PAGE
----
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Using the Java URL class, I can connect to an external HTTPS server (such as our production site), but using a local URL I get following exception.

"SunCertPathBuilderException: unable to find valid certification path to requested target".

How do I get a valid certification path?

EDIT: I'm not using this URL to directly create a connection, I am passing the URL to an itext PDFReader, which is then having the connection issue.

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6 Answers 6

up vote 8 down vote accepted

Here was my solution that incorporates some of the ideas in this thread and peiced together with code from around the net. All I do call this function and it sets the default Trust Manager and HostName Verifier for HttpsURLConnection. This might be undesirable for some because it will effect all HttpsURLConnections but I'm just writing a simple proxy so it worked for me.

private void setTrustAllCerts() throws Exception
{
	TrustManager[] trustAllCerts = new TrustManager[]{
		new X509TrustManager() {
			public java.security.cert.X509Certificate[] getAcceptedIssuers() {
				return null;
			}
			public void checkClientTrusted( java.security.cert.X509Certificate[] certs, String authType ) {	}
			public void checkServerTrusted( java.security.cert.X509Certificate[] certs, String authType ) {	}
		}
	};

	// Install the all-trusting trust manager
	try {
		SSLContext sc = SSLContext.getInstance( "SSL" );
		sc.init( null, trustAllCerts, new java.security.SecureRandom() );
		HttpsURLConnection.setDefaultSSLSocketFactory(sc.getSocketFactory());
		HttpsURLConnection.setDefaultHostnameVerifier( 
			new HostnameVerifier() {
				public boolean verify(String urlHostName, SSLSession session) {
					return true;
				}
			});
	}
	catch ( Exception e ) {
		//We can not recover from this exception.
		e.printStackTrace();
	}
}
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Thanks CornPuff - that is pretty much exactly the code I ended up writing (although I did it a while ago now). –  RodeoClown May 14 '09 at 0:59

Another thing to look at is the TrustManager you are using. The error message suggests that the certificate presented by the server is not signed by a trusted root. Since you don't have direct control over the SSL socket that is created, I think your best bet is to initialize your own SSLContext with a TrustManager that's been setup with the root CA of the server's certificate chain. Then set this context as the default.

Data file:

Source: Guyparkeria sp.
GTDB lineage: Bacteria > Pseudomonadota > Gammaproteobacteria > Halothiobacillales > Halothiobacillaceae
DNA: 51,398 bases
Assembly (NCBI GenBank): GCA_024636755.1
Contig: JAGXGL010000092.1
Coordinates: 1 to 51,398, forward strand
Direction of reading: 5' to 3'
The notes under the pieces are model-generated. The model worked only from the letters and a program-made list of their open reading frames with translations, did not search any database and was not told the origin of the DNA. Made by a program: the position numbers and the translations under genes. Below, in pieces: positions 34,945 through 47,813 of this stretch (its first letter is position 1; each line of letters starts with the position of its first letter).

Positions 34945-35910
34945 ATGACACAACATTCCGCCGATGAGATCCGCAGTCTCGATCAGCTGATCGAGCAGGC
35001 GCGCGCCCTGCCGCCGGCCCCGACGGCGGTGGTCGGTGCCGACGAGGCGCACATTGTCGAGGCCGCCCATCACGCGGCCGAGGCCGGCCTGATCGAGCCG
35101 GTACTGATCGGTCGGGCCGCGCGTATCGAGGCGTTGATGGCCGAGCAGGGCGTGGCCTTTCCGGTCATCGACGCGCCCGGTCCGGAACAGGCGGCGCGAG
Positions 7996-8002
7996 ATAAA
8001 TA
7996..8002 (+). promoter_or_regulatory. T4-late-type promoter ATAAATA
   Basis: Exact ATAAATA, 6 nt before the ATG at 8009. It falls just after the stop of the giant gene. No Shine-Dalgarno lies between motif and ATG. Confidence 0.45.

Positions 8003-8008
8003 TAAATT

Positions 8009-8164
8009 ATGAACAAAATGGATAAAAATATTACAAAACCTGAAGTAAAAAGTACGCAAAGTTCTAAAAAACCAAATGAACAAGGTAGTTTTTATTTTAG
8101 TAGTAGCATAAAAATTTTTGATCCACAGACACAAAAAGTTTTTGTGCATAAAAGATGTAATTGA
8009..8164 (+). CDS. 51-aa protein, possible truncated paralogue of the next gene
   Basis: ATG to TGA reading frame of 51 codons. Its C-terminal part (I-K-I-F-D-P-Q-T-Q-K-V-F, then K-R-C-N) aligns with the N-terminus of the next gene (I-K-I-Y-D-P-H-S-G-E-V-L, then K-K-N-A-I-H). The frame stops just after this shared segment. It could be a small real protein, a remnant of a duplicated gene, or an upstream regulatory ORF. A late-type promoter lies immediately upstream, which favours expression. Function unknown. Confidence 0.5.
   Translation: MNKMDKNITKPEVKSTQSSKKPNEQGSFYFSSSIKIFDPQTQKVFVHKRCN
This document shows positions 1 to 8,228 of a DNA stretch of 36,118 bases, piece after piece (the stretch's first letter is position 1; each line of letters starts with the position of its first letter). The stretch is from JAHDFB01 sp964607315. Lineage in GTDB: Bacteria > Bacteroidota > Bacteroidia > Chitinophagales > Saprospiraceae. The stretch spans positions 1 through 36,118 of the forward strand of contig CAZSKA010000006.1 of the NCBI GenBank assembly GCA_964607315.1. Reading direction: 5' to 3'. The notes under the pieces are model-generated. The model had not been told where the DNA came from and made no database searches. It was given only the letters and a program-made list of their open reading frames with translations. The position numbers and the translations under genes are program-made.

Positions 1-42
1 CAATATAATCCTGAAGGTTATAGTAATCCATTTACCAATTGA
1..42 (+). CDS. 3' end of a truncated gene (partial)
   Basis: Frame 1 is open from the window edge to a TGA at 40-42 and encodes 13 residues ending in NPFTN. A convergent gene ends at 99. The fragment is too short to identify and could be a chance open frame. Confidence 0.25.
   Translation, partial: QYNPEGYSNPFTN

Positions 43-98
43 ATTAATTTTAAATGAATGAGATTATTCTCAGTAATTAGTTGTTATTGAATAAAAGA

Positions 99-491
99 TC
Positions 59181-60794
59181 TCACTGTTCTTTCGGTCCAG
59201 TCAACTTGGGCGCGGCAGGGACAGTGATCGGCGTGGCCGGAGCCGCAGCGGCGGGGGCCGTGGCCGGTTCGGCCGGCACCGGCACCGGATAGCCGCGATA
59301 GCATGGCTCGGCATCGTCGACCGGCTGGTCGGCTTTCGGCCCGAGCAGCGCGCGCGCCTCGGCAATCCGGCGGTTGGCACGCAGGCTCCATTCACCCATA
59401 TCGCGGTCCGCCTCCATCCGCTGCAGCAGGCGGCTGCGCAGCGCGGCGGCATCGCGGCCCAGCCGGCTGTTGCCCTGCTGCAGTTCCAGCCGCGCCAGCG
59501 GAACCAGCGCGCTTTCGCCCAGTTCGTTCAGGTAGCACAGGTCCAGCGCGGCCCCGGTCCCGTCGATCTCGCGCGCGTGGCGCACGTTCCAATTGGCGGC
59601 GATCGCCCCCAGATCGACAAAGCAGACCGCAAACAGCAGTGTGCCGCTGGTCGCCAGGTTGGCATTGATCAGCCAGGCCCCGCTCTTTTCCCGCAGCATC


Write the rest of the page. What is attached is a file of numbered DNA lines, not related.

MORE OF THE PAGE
This is assuming you are using Java 6. The API is more limited in Java 5. You can get a default SSLSocketFactory, but there's no standard way to set it.

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You probably need to setup a HostnameVerifier. Before connecting, you need add it to the connection object

HttpsURLConnection conn = (HttpsURLConnection) url.openConnection();
conn.setHostnameVerifier(new HostnameVerifier() {
  public boolean verify(String hostname, SSLSession session) {
    // check hostname/session
    return true;
  }
});
conn.connect();
// read/write...

There certainly are some implementations out there, if you need one. You might want to look at HttpClient project too.

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I've used this, thanks! –  RodeoClown Dec 17 '08 at 23:53

The problem it's complaining about is that when you create an SSL connection, the server must present a valid certificate to the client. You can write an appropriate endpoint in Java (HTTPServerSocket will do it I think) but it would require some hacking about to set it up. It's probably easier to set up a local web server with anything that handles SSL correctly --- Apache, lighttp, whatever --- and create a self-signed cert using the openssl tools.

Updated

Here's an example from the Java Almanac. http://www.exampledepot.com/egs/javax.net.ssl/Server.html

An SSL server socket requires certificates that it will send to clients for authentication. The certificates must be contained in a keystore whose location must be explicitly specified (there is no default). Following the example we describe how to create and specify a keystore for the SSL server socket to use.

try {
    int port = 443;
    ServerSocketFactory ssocketFactory = SSLServerSocketFactory.getDefault();
    ServerSocket ssocket = ssocketFactory.createServerSocket(port);

    // Listen for connections
    Socket socket = ssocket.accept();

    // Create streams to securely send and receive data to the client
    InputStream in = socket.getInputStream();
    OutputStream out = socket.getOutputStream();

    // Read from in and write to out...

    // Close the socket
    in.close();
    out.close();
} catch(IOException e) {
}

Specify the keystore of certificates using the javax.net.ssl.keyStore system property:

> java -Djavax.net.ssl.keyStore=mySrvKeystore -Djavax.net.ssl.keyStorePassword=123456 MyServer
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I have a working HTTPS server running, I just can't connect to it with the java URL class (updating main post to reflect this) –  RodeoClown Dec 17 '08 at 2:58

It may also help you to add the certificate that the localhost server is using (I assume it's self-signed) to the JVM's keystore, using the "keytool" utility. This should have the effect of telling the JVM "you can trust this certificate".

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I have ended up running a static method (only on dev) that installs a very trusting TrustManager (accepts everything), and also added a hostnameVerifier that always returns true (thanks sblundy).

Details on setting up a trust manager

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